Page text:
Going down the path of least resistance often restricts a player from winning the game before their deck's specific conditions are met. Even if an opponent stumbles, you will still have to cast enablers to turn on engines, but in these instances the enablers can't attack or block. They can't even kill things! All they can do is enable other aspects of the deck.
The way I like to approach Magic comes with a deep-rooted idea that one should use as few turns as necessary to win the game. Do not confuse necessary with possible. "As few turns as necessary" implies that decks should function as efficiently as possible. Additional turns create opportunities for an opponent to get back into a game, but sometimes that risk is worth it when it will in fact increase your chances of winning. It's finding the sweet spot that is challenging but rewarding when found.
Gideon, Ally of Zendikar is the perfect example of a card that follows in these footsteps. You will often see a player untap with Gideon, Ally of Zendikar and assess whether the planeswalker's life is in danger or not. If so, they will create an additional 2/2 Ally token for insulation or generate an Emblem, seeing that any attempt at preservation is a lost cause. If the planeswalker's life isn't in jeopardy, players will often turn him into a creature and begin dealing damage. They have effectively assessed that closing out the game is more beneficial than generating long-term advantage, and players do this quite often.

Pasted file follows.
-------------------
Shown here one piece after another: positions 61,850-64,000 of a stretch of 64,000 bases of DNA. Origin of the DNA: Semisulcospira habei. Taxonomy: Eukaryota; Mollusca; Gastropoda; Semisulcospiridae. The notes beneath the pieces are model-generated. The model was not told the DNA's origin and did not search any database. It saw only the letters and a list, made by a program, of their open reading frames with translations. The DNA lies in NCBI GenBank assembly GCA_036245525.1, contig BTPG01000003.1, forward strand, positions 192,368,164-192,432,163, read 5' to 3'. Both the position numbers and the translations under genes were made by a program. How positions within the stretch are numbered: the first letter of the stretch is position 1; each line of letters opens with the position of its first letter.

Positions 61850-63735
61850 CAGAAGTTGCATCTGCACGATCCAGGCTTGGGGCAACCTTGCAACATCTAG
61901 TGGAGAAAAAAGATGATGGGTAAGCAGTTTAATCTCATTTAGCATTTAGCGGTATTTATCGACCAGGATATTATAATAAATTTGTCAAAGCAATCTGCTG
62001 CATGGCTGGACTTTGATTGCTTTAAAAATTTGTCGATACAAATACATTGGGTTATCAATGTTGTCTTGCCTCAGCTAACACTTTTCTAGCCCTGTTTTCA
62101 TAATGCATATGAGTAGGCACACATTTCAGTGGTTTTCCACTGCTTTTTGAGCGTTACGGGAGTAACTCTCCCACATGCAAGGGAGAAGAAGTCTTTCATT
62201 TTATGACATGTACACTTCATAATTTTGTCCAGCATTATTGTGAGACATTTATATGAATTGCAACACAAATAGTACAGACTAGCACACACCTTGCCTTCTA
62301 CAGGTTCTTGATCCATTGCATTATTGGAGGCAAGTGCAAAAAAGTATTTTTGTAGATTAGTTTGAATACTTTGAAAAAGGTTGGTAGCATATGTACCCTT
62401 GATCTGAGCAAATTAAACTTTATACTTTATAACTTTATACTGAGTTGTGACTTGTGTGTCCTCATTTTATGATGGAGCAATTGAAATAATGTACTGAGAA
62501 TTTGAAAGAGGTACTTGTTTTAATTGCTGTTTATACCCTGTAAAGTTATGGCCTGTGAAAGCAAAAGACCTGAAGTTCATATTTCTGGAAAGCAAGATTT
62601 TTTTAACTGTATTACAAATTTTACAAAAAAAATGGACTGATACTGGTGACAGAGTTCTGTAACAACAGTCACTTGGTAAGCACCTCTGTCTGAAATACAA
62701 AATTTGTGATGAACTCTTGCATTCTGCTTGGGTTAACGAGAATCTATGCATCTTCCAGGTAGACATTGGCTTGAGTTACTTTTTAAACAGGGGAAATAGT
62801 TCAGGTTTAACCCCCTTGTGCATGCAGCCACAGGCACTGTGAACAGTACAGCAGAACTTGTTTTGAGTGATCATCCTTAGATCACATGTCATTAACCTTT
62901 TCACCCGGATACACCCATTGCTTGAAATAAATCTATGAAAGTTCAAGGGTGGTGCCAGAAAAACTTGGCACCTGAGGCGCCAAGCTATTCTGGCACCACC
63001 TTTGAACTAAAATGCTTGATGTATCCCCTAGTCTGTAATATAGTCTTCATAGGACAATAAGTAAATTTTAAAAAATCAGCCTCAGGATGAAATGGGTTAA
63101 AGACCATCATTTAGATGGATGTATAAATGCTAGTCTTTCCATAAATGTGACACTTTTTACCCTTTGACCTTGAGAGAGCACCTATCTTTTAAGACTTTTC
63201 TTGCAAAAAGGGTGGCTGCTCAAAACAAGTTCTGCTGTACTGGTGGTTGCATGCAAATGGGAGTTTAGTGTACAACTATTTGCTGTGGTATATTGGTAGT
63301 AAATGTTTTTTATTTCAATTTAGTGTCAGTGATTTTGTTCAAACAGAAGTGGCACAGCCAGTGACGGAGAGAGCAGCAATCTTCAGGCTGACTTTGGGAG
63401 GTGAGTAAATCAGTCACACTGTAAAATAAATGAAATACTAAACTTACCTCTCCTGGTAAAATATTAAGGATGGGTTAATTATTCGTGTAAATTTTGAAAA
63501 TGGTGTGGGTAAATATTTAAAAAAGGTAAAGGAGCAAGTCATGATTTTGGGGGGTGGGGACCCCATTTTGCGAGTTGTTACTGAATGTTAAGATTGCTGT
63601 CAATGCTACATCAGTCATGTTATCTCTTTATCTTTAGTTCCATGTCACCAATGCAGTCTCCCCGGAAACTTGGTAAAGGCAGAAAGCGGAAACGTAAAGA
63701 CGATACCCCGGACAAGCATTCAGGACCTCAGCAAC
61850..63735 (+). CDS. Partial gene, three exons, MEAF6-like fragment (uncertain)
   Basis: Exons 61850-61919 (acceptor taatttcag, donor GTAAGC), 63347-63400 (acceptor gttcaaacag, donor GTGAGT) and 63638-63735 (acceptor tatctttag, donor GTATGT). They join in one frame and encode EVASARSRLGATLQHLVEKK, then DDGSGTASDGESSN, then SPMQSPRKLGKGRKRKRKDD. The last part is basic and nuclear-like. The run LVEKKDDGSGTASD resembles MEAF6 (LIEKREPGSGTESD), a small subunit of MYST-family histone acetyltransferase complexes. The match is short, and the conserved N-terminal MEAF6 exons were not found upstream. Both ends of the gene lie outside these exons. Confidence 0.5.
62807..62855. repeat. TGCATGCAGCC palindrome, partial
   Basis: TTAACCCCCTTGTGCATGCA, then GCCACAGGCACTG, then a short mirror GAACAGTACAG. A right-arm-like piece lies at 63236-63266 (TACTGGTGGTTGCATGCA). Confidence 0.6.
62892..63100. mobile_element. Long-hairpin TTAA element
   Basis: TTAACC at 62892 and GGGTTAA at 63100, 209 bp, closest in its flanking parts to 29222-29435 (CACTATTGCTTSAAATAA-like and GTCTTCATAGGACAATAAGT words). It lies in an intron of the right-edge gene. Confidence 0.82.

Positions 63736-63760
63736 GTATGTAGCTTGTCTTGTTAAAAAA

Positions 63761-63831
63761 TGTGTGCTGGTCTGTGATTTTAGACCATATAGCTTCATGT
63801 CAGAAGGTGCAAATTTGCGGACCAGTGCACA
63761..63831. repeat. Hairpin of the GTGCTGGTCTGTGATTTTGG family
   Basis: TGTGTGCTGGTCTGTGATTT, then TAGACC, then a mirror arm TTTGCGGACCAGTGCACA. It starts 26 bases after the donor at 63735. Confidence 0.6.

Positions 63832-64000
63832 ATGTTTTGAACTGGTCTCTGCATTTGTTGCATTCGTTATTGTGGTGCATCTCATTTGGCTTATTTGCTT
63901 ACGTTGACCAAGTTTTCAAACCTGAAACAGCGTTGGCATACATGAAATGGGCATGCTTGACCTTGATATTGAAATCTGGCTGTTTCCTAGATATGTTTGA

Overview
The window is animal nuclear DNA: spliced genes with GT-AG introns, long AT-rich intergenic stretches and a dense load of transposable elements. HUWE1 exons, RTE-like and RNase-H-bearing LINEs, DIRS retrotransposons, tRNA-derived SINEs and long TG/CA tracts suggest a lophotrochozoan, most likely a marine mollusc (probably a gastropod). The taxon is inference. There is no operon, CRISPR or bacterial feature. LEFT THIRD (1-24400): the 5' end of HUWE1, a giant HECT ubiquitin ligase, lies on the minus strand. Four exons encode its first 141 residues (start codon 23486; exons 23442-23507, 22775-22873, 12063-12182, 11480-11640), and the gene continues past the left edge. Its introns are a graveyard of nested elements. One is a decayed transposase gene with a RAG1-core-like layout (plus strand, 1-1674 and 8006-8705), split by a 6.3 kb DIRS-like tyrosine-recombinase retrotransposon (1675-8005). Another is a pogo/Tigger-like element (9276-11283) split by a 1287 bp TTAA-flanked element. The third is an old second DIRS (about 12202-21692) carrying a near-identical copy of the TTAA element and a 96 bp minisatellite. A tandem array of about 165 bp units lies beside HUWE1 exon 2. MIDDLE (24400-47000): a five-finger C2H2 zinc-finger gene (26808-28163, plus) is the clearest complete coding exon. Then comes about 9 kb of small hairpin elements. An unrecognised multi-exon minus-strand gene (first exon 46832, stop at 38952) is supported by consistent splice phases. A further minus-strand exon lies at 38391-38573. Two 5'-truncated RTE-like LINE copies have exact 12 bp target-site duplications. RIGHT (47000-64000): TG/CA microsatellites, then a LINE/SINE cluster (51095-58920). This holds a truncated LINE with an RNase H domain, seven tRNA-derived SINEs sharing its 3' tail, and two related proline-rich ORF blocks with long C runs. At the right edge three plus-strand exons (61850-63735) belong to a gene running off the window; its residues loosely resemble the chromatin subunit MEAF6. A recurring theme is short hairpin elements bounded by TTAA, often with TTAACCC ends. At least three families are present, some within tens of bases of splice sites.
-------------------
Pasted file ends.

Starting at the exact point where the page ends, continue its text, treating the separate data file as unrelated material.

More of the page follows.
There is a very low opportunity cost when playing a deck with Gideon, Ally of Zendikar. The card needs few resources invested to make it effective, and there are a variety of unique strategies that can facilitate these demands. Whether you are protecting it with creatures in the early-game or using removal spells to eliminate potential threats, the cost to set this card up for gain is relatively low. The same cannot be said about cards with delirium.
This is the more consistent approach to enabling delirium. Forcing interaction may take longer than a more forced approach, but it comes with the ability to actually deal with cards an opponent is presenting. This alleviates some of the stress that would normally be put on the deck's “payoff” spells. It also allows decks utilizing delirium to have more opportunities to present threatening battlefield positions prior to the late-game.
One major hiccup for delirium is that cards with it have the “Sylvan Advocate” effect. That's when a card's scaling ability is more of a one-time deal. The card gets a significant upgrade once a requirement is met, but it will no longer scale from that point. This causes playable cards like it to be good initially, slowly lower in value the closer they get to their required conditions, but become extremely formidable with the conditions met.
They don't scale like other cards, such as the previous mentioned Eldrazi Displacer, but the same holds true for the white Eldrazi in a way. Eight lands is significantly worse than nine lands the same way eleven will be worse than twelve. It's constantly scaling upwards. Delirium and Sylvan Advocate have one boost and one only.